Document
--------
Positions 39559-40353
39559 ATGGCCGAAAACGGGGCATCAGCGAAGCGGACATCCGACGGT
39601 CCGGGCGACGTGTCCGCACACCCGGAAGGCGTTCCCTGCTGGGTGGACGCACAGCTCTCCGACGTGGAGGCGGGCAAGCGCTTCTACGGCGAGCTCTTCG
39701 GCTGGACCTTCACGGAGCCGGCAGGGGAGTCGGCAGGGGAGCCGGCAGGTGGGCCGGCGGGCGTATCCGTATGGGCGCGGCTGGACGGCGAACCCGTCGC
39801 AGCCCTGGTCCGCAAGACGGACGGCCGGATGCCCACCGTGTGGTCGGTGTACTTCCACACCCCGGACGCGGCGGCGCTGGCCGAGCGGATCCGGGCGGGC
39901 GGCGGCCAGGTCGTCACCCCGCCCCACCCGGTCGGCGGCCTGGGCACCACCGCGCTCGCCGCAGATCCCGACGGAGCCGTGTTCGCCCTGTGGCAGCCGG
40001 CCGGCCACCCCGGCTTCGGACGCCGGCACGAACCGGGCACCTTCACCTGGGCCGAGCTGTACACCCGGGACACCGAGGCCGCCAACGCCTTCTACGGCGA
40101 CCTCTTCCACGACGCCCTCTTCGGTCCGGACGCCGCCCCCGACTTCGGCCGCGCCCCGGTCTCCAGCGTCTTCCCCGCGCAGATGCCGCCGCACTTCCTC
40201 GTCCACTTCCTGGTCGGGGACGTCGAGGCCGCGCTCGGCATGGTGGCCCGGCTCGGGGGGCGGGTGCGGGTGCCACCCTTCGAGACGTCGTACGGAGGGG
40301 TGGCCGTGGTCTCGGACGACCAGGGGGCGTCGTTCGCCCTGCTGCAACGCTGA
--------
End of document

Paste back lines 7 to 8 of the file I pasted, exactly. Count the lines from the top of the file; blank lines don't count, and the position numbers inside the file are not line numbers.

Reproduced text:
40001 CCGGCCACCCCGGCTTCGGACGCCGGCACGAACCGGGCACCTTCACCTGGGCCGAGCTGTACACCCGGGACACCGAGGCCGCCAACGCCTTCTACGGCGA
40101 CCTCTTCCACGACGCCCTCTTCGGTCCGGACGCCGCCCCCGACTTCGGCCGCGCCCCGGTCTCCAGCGTCTTCCCCGCGCAGATGCCGCCGCACTTCCTC